Category Archives: Bird ID

Feathered Friends: Brown Thrasher

I was excited when a Brown Thrasher visited my platform feeder for a few days in early September. I assumed it was a bird moving south to its winter home in the Southeastern United States. But last week another Brown … Continue reading

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Feathered Friends: Orchard Oriole

I was thrilled when a male Orchard Oriole appeared at my feeders in early May. The birds have beautiful chestnut-colored breasts and a black hood. They are only in the United States briefly in the late spring and early summer … Continue reading

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Feathered Friends: Summer Tanager

There are always a few birds that wander off their normal spring migration pattern and cause a stir among local birders. This spring our wanderer was a Summer Tanager. This bird was especially cooperative. It hung out in some trees … Continue reading

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(Not Such a) Speed Racer

There’s just never a dull moment around here. Yesterday morning I heard a very strange bird call. I only heard it once, and soon I was distracted and forgot about it. About two hours later I heard some fluttering wings … Continue reading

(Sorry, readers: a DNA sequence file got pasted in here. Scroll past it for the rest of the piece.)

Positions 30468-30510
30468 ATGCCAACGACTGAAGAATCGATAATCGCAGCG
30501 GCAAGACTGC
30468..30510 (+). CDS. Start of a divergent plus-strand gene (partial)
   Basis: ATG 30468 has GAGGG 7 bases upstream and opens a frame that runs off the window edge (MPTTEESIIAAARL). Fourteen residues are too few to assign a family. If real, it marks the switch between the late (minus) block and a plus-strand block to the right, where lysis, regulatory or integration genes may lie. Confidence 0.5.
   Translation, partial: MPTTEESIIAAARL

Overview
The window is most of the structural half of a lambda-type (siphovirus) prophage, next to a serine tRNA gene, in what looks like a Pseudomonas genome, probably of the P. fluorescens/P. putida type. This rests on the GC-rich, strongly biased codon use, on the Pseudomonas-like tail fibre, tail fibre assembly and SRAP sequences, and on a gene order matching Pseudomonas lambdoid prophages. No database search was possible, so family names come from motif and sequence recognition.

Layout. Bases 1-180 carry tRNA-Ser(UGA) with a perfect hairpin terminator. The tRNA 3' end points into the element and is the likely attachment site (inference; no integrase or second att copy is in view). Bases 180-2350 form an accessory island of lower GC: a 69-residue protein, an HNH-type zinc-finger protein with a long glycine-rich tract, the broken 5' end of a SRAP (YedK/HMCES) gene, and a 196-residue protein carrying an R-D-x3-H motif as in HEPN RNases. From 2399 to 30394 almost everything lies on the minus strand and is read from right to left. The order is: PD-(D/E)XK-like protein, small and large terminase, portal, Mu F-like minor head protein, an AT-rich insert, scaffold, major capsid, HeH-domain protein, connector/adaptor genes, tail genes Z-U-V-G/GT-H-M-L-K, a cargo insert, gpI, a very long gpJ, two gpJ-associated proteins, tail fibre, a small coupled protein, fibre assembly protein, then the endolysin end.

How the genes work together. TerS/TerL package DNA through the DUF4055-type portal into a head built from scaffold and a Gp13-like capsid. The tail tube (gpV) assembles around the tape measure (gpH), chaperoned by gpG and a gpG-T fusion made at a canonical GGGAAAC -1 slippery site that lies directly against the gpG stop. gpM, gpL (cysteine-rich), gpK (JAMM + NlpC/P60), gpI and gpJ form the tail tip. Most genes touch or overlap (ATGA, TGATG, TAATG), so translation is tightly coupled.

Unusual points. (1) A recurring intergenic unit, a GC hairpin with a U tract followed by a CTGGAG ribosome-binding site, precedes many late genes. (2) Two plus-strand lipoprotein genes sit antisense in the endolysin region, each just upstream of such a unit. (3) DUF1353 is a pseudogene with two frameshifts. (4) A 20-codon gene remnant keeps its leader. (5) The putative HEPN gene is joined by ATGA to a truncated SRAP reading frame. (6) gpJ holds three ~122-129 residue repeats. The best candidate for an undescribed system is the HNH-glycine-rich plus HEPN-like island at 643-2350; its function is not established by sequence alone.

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The Garden Inspector

As I was tucking my seedlings into my flowerbeds the other day, this bird watched me thoughtfully from the telephone wire above my head. He stayed there for a very long time inspecting my work. I had a pretty good … Continue reading

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Hungry Hermit

This afternoon a Hermit Thrush flew into the yard. I snapped some photos to compare with the Ovenbird that appeared this morning: At a glance their markings are similar, but the Ovenbird has an orange crown, olive back, brighter white … Continue reading

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Mr. and Mrs. Red-bellied

Mrs. Red-bellied Woodpecker made a rare appearance at the feeder recently, and I was able to snap a photo before she flew off again. You can tell the difference between male and female Red-bellied Woodpeckers by looking at their heads. … Continue reading

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Hairy and Downy

When they are flitting about in the trees, it can be difficult to tell the difference between Downy and Hairy Woodpeckers because their markings are nearly identical. If you can get a closer look, there are a few characteristics that … Continue reading

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